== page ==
Chalk it up to awkward timing. Serena Williams’s latest presentation took place in the calm before the coronavirus storm in the tail end of February. The tennis mega star, who also studied fashion design at the Fashion Institute of Fort Lauderdale in the early 2000s, told Essence that her second-ever RTW collection was inspired by “some of my favorite places to travel, which ultimately when I thought about it, was Africa. That’s where I got the giraffe print from.”
Williams also revealed why she focused on vegan leather as a theme: “I feel like a lot of things are being killed and we’re not saving the earth. We can all just do one small thing and help out so that was also a lot of our inspiration.” Back in 2011, Serena’s sister and fellow tennis champion Venus Williams was diagnosed with Sjögren’s syndrome, an autoimmune disorder that causes extreme fatigue, joint pain, and digestive issues. Venus soon discovered that a vegan diet helped manage and improve her condition, and Serena followed suit in support.
Since then, Serena has tried eating vegan on multiple occasions, most recently after giving birth to her daughter. “Now, since the baby and only since the baby, I try to do cardio three or four times a week where I just go on a run. I actually never ran before, but I wanted to drop weight fast. It worked for me. Because I wanted to lean out, I also wanted to eat a lot healthier so I went vegan for 44 days. That worked out really well. Then I tried it again. But now, I’m vega-tarian,” she said to The New York Times. These days, the famous vegan ally stocks her fridge with “coconut water, Gatorade, cucumbers, mint, kale, vegetables, ginger, and wheat grass,” and her go-to home-cooked meal is “vegan sushi.”
While Serena initially was turned on to plant-based diet for family, health, and performance reasons, it’s clear that the ethical and environmental ramifications have since resonated with her. Her sexy yet sophisticated takes on suiting using vegan leather—a hip-length, waist-defining blazer and slim-fitting, high-rise cropped pants—promptly sold out on her website.
Following in the heels of Serena Williams, Rihanna quietly dropped a Fenty vegan-leather capsule collection in April (thanks, COVID-19!). The collection had as its jumping-off point the 1950s workwear silhouettes captured by the legendary fashion photographer Irving Penn. That translates to oversized-hoodie, work shirt, and cargo pants in beige and black vegan leather, blending nostalgia and modernity with sustainable élan.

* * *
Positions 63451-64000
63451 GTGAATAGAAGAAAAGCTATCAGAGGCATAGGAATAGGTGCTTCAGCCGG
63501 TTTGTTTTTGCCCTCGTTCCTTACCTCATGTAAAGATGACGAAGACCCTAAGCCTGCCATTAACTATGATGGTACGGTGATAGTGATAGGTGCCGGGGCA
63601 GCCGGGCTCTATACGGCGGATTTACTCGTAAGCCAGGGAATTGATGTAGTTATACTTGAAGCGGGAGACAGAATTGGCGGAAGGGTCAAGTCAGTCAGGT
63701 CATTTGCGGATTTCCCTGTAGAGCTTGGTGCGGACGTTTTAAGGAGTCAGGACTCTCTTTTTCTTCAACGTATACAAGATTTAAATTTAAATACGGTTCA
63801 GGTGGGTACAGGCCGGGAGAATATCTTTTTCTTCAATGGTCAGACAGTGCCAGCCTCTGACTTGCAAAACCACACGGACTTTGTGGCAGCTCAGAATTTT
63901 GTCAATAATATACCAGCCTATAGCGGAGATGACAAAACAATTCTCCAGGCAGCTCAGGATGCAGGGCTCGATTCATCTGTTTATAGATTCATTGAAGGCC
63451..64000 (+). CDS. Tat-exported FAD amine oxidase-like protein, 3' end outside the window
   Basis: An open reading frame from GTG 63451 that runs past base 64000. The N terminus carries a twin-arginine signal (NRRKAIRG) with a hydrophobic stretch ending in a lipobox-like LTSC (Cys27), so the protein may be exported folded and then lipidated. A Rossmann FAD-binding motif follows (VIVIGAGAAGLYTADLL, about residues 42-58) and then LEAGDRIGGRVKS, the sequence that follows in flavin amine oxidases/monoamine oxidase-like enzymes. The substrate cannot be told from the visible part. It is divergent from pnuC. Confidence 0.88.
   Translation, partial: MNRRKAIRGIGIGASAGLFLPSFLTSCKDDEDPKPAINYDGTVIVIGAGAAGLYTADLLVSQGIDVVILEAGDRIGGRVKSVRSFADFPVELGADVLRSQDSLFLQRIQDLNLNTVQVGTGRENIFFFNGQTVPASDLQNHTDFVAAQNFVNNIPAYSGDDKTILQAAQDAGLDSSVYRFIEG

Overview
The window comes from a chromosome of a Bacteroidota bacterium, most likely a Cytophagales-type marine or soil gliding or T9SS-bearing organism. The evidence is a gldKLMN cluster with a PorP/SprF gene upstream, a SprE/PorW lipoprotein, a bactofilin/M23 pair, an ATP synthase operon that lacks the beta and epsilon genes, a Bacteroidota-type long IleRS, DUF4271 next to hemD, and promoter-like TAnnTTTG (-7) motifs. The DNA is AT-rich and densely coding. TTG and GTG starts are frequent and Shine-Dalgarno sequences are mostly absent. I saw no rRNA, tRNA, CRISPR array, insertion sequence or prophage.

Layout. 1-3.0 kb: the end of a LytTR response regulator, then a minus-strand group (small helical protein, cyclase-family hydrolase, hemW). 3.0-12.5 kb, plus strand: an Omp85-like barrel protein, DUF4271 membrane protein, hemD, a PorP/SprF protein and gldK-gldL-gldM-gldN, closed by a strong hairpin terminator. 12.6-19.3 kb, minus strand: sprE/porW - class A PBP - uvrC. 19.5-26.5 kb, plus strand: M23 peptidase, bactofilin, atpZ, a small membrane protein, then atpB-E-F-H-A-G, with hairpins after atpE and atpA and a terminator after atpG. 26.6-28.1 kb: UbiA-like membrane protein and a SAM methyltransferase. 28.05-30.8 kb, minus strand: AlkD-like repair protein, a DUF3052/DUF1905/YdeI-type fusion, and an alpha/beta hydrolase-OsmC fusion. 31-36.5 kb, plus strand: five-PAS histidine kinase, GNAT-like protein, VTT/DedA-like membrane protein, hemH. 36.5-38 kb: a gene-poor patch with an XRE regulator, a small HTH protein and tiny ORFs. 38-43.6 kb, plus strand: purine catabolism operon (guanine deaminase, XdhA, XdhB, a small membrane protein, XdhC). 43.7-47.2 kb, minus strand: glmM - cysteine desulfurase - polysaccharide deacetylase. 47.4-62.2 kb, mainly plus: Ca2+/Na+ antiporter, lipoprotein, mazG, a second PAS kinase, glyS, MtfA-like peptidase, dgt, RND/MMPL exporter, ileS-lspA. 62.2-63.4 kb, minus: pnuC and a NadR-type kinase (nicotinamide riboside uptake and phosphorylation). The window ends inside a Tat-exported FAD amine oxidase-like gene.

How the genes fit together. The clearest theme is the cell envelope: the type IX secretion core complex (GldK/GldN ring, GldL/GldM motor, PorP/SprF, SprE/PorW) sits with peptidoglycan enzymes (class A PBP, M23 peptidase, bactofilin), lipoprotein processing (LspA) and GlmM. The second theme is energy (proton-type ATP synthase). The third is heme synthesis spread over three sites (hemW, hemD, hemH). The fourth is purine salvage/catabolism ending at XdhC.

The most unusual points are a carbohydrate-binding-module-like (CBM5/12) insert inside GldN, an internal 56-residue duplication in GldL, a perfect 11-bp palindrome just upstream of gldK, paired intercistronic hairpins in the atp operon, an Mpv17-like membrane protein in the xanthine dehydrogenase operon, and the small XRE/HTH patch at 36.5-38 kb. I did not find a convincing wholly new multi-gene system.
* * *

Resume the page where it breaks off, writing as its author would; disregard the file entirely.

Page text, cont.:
Is this vegan-leather mania, specifically among Black celebrities, a pure coincidence? Or does this signal a paradigm shift among culture arbiters? For a long time, veganism has been accused of being focused on the needs and preferences of white people. It has been stereotyped as being a lifestyle habit of a rich, thin, white women (although according to our analysis, this turns out to be a myth). But the perception of exclusivity and injustice isn’t entirely unjustified. While women comprise the majority of vegans and the animal rights movement, its leadership is made up almost entirely of men, and especially white men. And the goop-ization of veganism has made it off-putting to many people who don’t identify as Gwyneth Paltrow-esque.
In this context, the explosion of Black celebrities declaring themselves as vegans or vegan allies is extraordinary. Just recently, Lizzo announced to her 8.7 million TikTok followers that she’s vegan. Snoop Dogg told Beyond Meat that he likes to sneak in vegan food into his family meals and quietly invested in a vegan “pork rind” snack company. And powerhouse actress and beauty role model Taraji P. Henson launched a vegan haircare line. Of course, Beyonce and Jay-Z have been pushing for veganism for several years, offering lifetime free concerts to a fan who goes vegan, and launching a vegan lifestyle & food brand/app 22 Days for “our health and the health of the planet.”
It’s particularly salient that they stand for the kind of glamour that has not been associated with veganism. Take vegan leather, for example—it’s simply designed to appeal to a different crowd than a white, normcore or hippie vegan. It speaks to an audience with different cultural sensibilities, and when it comes to changing people’s behavior, culture matters, possibly more than ethics.
Because let’s face it, everyone knows cruelty is wrong—ethics is universal—but what we need is a cultural shift.
In this context, the embracing of vegan culture by Black stars is truly something to be celebrated.
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Photo: Serena Williams via Instagram, Fenty Vegan Leather Capsule Collection; @badgalriri via Instagram; TPH by Taraji